Tempranillo vs Merlot


If you’re comparing Tempranillo vs Merlot, you’ve noticed there’s a difference. Smart!

Tempranillo has more tannin and savory notes than Merlot. Merlot has a plusher body with plum and soft, silky tannins.

Comparing Tempranillo vs Merlot is a perfect way to learn about these two common red wines.

Tempranillo Basics: Spain’s Red Wine

tempranillo vs merlot- tempranillo wine profile infographic

Tempranillo, a well-regarded grape originating from Spain, has gained worldwide recognition for its robust character. Now a global favorite, Tempranillo thrives in vineyards worldwide, from Spain’s Rioja and Ribera del Duero to New World regions.

With its deep crimson color, Tempranillo offers a palate of red berries complemented by subtle hints of coconut, herb, and cedar. This flavorful profile has made it popular among wine enthusiasts globally, securing its place in cellars.

Spain, the birthplace of Tempranillo, showcases its versatility from everyday wines to prestigious reserva and gran reserva selections.

Fun Wine Fact: Tempranillo gets its name from the Spanish word “temprano,” meaning early, as it usually ripens before many other grape varieties.

Helpful Tip: Here’s a complete guide to Tempranillo.

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Merlot: The Silky Red Bordeaux

tempranillo vs merlot -merlot wine profile infographic

Merlot, also from France, has gained global recognition for its smooth, silky, quaffable quality. It is known for its well-integrated tannins and plum profile. Expect notes of blackberry, cherry, and hints of vanilla. It ages well and can develop more complexity over time. (Here’s a deep-dive into Merlot Wine.)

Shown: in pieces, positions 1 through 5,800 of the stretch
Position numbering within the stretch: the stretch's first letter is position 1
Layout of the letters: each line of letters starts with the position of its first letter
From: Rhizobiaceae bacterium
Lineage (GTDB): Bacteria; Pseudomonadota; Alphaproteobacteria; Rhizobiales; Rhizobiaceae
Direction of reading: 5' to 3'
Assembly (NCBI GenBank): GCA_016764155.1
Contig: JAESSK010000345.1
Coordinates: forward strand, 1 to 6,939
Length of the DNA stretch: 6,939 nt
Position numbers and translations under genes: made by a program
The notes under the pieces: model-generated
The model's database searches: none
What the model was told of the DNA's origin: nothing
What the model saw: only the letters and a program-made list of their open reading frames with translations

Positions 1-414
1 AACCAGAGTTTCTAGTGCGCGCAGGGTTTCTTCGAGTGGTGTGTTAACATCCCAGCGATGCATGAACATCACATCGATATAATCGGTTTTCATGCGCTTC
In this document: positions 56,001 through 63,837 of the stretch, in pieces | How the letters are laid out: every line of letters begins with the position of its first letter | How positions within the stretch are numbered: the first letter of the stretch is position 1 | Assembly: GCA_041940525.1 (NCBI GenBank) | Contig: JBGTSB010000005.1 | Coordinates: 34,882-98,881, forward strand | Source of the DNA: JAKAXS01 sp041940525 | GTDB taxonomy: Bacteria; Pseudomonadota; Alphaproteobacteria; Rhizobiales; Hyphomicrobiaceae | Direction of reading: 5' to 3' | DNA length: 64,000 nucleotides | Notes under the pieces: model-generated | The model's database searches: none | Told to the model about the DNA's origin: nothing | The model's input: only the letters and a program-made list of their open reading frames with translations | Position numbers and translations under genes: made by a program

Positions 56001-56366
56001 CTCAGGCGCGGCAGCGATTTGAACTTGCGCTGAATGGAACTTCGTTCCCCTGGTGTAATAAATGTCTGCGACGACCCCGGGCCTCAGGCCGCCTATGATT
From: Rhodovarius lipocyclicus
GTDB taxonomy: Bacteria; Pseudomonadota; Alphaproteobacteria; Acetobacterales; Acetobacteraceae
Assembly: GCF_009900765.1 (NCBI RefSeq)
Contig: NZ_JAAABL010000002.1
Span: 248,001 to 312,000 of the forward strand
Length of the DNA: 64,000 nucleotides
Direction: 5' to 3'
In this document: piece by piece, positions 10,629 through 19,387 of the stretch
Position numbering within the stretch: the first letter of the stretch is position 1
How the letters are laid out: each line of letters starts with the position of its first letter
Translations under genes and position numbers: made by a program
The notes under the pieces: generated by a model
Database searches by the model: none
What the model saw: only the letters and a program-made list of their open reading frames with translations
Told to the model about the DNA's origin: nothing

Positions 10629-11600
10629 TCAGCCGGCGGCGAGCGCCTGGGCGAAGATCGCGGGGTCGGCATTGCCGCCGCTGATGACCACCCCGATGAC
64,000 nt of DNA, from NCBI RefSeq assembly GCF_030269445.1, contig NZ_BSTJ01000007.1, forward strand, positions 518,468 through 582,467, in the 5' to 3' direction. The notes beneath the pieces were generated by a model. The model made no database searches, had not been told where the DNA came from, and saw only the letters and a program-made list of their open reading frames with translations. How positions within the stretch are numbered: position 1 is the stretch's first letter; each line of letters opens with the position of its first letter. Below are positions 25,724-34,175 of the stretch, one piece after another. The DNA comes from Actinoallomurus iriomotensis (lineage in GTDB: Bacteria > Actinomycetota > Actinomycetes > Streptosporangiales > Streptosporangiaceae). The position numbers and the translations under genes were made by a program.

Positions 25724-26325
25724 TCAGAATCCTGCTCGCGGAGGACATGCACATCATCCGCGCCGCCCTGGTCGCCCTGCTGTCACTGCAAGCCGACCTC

Fun Wine Fact: Merlot is one of the main grapes that goes into Bordeaux wines.

Wine Comparison: Tempranillo vs Merlot

Here’s a quick side-by-side comparison that covers the most common styles of Tempranillo and Merlot:

Characteristics Tempranillo Merlot
Hue Deep ruby to garnet Medium Ruby to garnet
Color Red Red
Aromas Red berries, plum, tomato, coconut Red and black cherry, plum, herbal
Tannins Medium to high Medium, Soft
Acid Moderate Moderate
Alcohol (%) 13-15% 13-15%
Body Medium to full Medium
Intensity Moderate to pronounced Moderate
Key Growing Regions Spain (Rioja), Argentina, Portugal France (Bordeaux), Italy, California
Classic Pairings Grilled meats, chorizo, tapas Roast chicken, pasta, soft cheeses
Price Range $10-$50 $10-$40

Tempranillo Wine Profile

  • Sweetness: Tempranillo is typically produced in a dry style, offering minimal residual sugar.
  • Alcohol: Tempranillo wines generally have a low to moderate alcohol content, ranging from around 12% to 14% ABV.
  • Body: Known for its medium to full body, the style of Tempranillo will depend on the growing region and winemaker.
  • Tannins: Tempranillo has more pronounced tannins than Merlot, in the medium to high range.
  • Flavor and Aroma Intensity: Tempranillo has juicy red fruit, including cherry, plum, and tomato (tomato leaf); aged Tempranillo can get savory leather notes
  • Flavors: The flavor profile often includes red cherry, strawberry, and raspberry, with a touch of coconut and spices.

Merlot Wine Profile

  • Sweetness: Merlot wines are typically produced in a dry style, offering minimal residual sugar.
  • Alcohol: Merlot wines generally have a moderate to high alcohol content, ranging from around 13% to 15% ABV.
  • Body: Known for its medium body, Merlot has a plush, rounded mouthfeel.
  • Tannins: Merlot wines often have smooth tannins that make it an approachable red wine for new wine drinkers
  • Flavor and Aroma Intensity: Most Merlot wines have medium intensity on the nose, with plum, blackberry, cherry, and notes of mocha and vanilla if oaked.
  • Flavors: The flavor profile often includes blackberry, cherry, and hints of vanilla.

Helpful Tip: If you’re unsure about serving temperatures, here’s a breakdown of wine serving temperatures for different wine styles and occasions.

Are Tempranillo and Merlot Similar?